Objectives: Conventional therapy of Wegener’s granulomatosis with cyclophosphamide and corticosteroids is limited by incomplete remissions and a high relapse rate. The efficacy and safety of an alternative immunosuppressive drug, deoxyspergualin, was evaluated in patients with relapsing or refractory disease.
Methods: A prospective, international, multi-centre, single limb, open label study. Entry required active Wegener’s granulomatosis with a Birmingham Vasculitis Activity Score (BVAS) ≥4 and previous therapy with cyclophosphamide or methotrexate. Immunosuppressive drugs were withdrawn at entry and prednisolone doses adjusted according to clinical status. Deoxyspergualin, 0.5mg/kg/day, was self-administered by subcutaneous injection in six cycles of 21 days with a seven day washout between cycles. Cycles were stopped early for white blood count < 4,000/mm3. The primary endpoint was complete remission (BVAS=0 for at least 2 months) or partial remission (BVAS<50% of entry score). After the sixth cycle azathioprine was commenced and follow-up continued for six months.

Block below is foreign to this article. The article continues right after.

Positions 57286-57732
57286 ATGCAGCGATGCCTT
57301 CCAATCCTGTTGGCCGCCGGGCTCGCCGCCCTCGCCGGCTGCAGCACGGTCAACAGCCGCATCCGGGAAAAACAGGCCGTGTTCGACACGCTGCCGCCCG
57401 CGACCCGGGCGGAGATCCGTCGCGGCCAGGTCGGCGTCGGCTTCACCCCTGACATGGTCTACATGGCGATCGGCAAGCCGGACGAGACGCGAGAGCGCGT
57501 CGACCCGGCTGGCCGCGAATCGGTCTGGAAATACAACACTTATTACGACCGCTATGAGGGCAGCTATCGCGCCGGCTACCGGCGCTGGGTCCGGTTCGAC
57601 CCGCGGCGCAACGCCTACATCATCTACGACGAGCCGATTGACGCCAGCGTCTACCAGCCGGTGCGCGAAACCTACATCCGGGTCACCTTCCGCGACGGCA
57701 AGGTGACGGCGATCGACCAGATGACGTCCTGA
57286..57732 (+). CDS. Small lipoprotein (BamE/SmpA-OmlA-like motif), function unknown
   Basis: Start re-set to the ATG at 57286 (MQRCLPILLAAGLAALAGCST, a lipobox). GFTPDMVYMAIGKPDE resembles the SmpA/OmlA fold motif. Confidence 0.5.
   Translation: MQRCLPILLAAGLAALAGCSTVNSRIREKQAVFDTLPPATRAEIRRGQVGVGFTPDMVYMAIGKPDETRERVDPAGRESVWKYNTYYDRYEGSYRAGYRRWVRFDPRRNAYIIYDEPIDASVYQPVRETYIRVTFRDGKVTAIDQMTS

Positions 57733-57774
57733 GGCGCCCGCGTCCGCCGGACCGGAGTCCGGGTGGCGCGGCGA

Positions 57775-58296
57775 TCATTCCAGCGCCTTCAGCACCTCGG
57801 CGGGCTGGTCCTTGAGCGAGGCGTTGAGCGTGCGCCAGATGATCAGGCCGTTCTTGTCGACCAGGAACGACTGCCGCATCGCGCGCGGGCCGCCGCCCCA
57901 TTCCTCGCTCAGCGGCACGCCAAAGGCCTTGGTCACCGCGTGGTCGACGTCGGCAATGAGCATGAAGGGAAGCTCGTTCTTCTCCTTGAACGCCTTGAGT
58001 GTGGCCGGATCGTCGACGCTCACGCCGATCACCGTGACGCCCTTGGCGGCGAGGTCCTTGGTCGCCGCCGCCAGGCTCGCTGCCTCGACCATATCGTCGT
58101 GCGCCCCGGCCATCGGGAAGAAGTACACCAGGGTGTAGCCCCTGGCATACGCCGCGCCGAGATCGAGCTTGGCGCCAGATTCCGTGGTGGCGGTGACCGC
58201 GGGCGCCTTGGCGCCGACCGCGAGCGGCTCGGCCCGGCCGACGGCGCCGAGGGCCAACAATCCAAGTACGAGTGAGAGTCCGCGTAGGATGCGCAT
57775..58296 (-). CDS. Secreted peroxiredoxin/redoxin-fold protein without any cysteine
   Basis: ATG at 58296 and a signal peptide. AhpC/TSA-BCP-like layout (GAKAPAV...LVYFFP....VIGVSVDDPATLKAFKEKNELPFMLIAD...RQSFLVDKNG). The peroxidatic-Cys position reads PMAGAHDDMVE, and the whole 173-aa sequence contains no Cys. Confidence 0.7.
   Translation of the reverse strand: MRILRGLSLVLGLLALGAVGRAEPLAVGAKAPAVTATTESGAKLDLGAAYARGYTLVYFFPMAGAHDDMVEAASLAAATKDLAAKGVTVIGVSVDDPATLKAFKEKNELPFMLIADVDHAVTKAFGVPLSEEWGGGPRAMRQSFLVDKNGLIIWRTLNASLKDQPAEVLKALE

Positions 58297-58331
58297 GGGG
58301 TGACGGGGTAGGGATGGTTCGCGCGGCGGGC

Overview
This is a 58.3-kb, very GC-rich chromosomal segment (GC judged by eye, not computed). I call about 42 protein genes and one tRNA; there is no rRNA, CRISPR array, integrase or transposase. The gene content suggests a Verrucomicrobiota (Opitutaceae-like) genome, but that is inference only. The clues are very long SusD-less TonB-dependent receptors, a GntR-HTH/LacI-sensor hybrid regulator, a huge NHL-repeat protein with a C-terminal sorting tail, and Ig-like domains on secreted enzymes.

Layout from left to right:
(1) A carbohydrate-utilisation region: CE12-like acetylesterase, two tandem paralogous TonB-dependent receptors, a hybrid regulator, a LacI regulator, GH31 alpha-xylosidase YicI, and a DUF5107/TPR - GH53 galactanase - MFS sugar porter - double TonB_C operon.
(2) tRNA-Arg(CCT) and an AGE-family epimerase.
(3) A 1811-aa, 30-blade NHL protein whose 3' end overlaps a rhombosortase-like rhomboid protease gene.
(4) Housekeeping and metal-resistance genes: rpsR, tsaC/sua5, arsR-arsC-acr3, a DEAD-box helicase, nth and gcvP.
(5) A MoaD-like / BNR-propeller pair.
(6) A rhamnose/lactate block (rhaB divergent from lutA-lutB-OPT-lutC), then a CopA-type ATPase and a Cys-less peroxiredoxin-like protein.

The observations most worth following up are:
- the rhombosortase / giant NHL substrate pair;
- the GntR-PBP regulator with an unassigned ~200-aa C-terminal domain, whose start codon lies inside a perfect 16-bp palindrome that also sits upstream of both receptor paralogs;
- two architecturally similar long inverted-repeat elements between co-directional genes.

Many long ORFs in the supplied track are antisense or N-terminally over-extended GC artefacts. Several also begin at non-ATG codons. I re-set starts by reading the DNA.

Results: 42/44 patients (95%) achieved at least partial remission and 20/44 (45%) achieved complete remission. BVAS fell from 12 (4-25), median, range; at baseline to 2 (0-14) at the end of study (p<0.001). Prednisolone doses were reduced from 20 to 8mg/day (p<0.001). Relapses occurred in 18 (43%) patients after a median of 170 (44-316) days after achieving remission. Severe or life-threatening (≥ grade 3) treatment-related adverse events occurred in 24 (53%) patients mostly due to leukopaenias.
Conclusions: Deoxyspergualin achieved a high rate of disease remission and permitted prednisolone reduction in refractory or relapsing Wegener’s granulomatosis. Adverse events were common but rarely lead to treatment discontinuation.